At 7:45 a.m. EST (12:45 UTC) this morning, NASA astronauts Scott Kelly and Tim Kopra kicked off the work week by switching their spacesuits to battery power and exiting the International Space Station. The duo clambered out of the station's Quest airlock and made their way to a Mobile Transporter cart that had inexplicably jammed on rails running along the station's exterior truss.
Just four hours earlier, a Russian Progress supply ship lifted off from the Baikonur Cosmodrome in Kazakhstan. Carrying 2.5 metric tons of fuel, water, oxygen and crew supplies, Progress soared into gray skies over the snow-covered Kazakh steppe. It reached orbit without a hitch, kicking off a two-day journey to the International Space Station.
When Progress arrives at the station's Earth-facing Pirs module Wednesday, the docking force will shimmy through the station's components—including the stuck MT cart. NASA wanted the MT to be freed and secured back at its proper resting place before that happened. Hence the reason for Kelly and Kopra's quickly planned spacewalk.
In less than an hour, the astronauts released brake handles on either side of crew equipment carts next to the MT. Ground controllers successfully moved the entire rig back to a nearby worksite, where it was safely latched into place.
Having finished their primary objective, Kelly and Kopra set to work on some extra tasks while they were already outside. They installed more cables along the station's hull to support a new docking adapter that will be installed to support SpaceX and Boeing commercial crew vehicles.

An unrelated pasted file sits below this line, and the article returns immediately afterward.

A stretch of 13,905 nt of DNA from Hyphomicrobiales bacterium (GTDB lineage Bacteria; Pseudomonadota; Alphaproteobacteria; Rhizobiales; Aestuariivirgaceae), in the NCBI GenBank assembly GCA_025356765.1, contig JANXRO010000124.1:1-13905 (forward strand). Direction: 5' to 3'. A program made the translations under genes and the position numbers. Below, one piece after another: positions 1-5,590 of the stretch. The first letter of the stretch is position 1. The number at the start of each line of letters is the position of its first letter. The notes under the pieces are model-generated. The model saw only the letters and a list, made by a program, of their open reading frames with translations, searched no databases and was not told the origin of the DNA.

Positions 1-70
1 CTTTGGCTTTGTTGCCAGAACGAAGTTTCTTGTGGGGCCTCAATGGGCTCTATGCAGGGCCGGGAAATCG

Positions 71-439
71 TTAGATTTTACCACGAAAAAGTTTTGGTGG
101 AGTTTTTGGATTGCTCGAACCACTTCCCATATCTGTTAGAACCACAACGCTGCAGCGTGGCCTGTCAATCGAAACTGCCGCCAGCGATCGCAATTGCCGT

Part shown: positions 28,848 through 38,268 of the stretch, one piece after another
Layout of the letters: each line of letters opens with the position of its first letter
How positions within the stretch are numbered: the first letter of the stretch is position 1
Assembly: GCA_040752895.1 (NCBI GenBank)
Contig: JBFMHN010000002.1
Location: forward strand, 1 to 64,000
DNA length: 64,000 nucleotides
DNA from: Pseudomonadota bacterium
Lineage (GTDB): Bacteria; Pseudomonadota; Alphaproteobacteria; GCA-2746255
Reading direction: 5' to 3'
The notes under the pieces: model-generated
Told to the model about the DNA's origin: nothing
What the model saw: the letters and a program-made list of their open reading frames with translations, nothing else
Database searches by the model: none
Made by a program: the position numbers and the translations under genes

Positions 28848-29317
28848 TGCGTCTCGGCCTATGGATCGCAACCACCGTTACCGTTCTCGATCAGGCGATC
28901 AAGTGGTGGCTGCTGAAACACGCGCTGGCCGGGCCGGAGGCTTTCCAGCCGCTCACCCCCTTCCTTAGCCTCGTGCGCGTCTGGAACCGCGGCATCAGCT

It was the third career spacewalk for Kelly, who is nine months into a yearlong mission to investigate how long-duration spaceflight affects the human body. Kopra was making his second trip outside the station. NASA TV commentator Rob Navias said this was the 191st spacewalk in support of space station maintenance.
At 11:01 a.m., the astronauts were back inside the Quest airlock. After re-pressurization, Tim Peake and Sergey Volkov opened the inside hatch for their crewmates. Another spacewalk is planned for mid-January, when the crew is scheduled to replace a failed power regulator keeping one of the station's eight solar array channels offline.
Meanwhile, Roscosmos, the Russian Federal Space Agency, said Progress was in good condition as it sped toward the station. The spacecraft, designated Progress 62 by NASA and also known as Progress MS, contains several software and communications systems upgrades. The vehicle was launched atop a Soyuz 2.1a carrier rocket, which contains an updated third stage. That Progress-Soyuz combination proved disastrous the first time around back in April, when a Progress was sent spinning out of control after separation. Russian flight controllers were unable to stabilize the damaged vehicle, and it reentered Earth's atmosphere several days later.